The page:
Physiopathologie des infections ostéo-articulaires liées aux Staphylococcus non-aureus

Abstract : Bone and joint infections (BJI) include several heterogeneous clinical entities that share the invasion and the progressive destruction of bone and cartilage tissue by one or more microorganisms. The genus Staphylococcus, involved in over 65% of the BJI, represents the first etiology in these particularly severe and difficult-to-treat infections. Staphylococcus non-aureus (SNA), including species such as Staphylococcus epidermidis, are responsible for nearly 40% of some clinical forms, including device-associated BJI. In contrast to S. aureus, for which pathophysiological mechanisms include (i) internalization capacity in host cells and (ii) biofilm formation, few data are available regarding those involved in BJIs due to SNA. In this context, my PhD work focused on characterizing the pathophysiological mechanisms involved in the genesis of BJI caused by different SNA species. Using an in silico together with an in vitro approach conducted in a human osteoblast invasion model, our work revealed an ability to internalize and persist in bone cells for only two species of SNA out of the 17 tested. Indeed, we have been able to demonstrate that only S. pseudintermedius and S. delphini have the ability to invade the cytoplasmic compartment of the host cells. Similar to S. aureus, the cellular invasion process for these species involves a tripartite association between bacterial adhesins fibronectin-binding proteins (FnBPs), fibronectin of the extracellular matrix, and α5β1 cell integrin. Another key point of this work is the demonstration of the highly cytotoxic phenotype of the S. pseudintermedius species after internalization in the host cells. We demonstrate here that this cytotoxicity is, at least in part, mediated by a combined action of (i) the Leukocidin Luk-I (homologous to S. aureus Panton-Valentine Leukocidin) that specifically targets immune cells expressing the CXC chemokine receptor 2 (CXCR2) with (ii) phenol-soluble modulins (PSMs) that disrupt the membranes of immune and non-immune cells. Knowing that SNA are the most incriminated infectious agents in device-associated BJI, a technique for studying biofilm on orthopedic biomaterials (stainless steel, titanium and polyethylene) has been developed to study the mature biofilm formed by the six SNA species with the highest prevalence in BJI (S. epidermidis, S. lugdunensis, S. heamolyticus, S. warneri, S. caprae, S. capitis). With the exception of S. epidermidis, which forms more biofilm on polyethylene (constituting at the interface of metal parts and / or bone in orthopedic prostheses), no significant difference was observed between the three orthopedic biomaterials for all the SNA species tested. The great diversity of phenotypes observed with respect to the pathophysiological mechanisms involved in BJI by the different SNA species tested demonstrates that SNA should not be considered as a single clinical entity. Improved knowledge provided during this work should contribute to the optimization of the surgical management, medical and therapeutic patient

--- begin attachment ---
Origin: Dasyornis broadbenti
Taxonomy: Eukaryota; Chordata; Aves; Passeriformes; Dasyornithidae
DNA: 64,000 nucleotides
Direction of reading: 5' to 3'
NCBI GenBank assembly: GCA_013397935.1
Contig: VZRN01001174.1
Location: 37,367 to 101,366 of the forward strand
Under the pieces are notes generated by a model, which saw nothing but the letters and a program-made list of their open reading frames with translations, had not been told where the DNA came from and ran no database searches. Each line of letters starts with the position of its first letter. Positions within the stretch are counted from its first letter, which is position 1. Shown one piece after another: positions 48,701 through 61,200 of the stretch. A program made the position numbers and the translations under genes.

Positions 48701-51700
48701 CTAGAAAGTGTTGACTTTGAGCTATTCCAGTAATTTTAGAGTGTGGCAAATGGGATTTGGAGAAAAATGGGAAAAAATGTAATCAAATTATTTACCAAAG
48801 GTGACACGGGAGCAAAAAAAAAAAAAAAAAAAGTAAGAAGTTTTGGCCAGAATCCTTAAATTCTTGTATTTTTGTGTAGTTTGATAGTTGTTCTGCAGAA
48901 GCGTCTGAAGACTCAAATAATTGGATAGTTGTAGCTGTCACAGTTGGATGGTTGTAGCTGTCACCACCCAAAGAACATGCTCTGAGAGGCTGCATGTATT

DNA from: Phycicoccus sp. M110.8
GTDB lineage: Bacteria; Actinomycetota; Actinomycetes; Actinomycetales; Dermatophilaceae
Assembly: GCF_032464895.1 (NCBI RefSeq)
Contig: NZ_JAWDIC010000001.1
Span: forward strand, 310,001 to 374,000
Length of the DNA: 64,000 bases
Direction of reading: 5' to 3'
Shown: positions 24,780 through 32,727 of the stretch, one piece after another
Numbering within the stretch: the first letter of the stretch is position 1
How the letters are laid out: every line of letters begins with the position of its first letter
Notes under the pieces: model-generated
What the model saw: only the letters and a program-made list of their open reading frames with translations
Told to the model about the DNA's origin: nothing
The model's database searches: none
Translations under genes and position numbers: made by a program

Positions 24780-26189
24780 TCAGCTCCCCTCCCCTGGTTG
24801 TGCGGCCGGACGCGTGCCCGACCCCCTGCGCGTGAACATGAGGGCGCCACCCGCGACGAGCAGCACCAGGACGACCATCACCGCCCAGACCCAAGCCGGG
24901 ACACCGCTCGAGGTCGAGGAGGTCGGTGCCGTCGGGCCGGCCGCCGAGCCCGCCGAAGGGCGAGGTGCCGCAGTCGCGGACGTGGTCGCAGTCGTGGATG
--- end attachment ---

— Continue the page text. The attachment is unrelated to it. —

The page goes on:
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Yousef Maali. Physiopathologie des infections ostéo-articulaires liées aux Staphylococcus non-aureus. Microbiologie et Parasitologie. Université de Lyon, 2019. Français. ⟨NNT : 2019LYSE1091⟩. ⟨tel-02292813⟩

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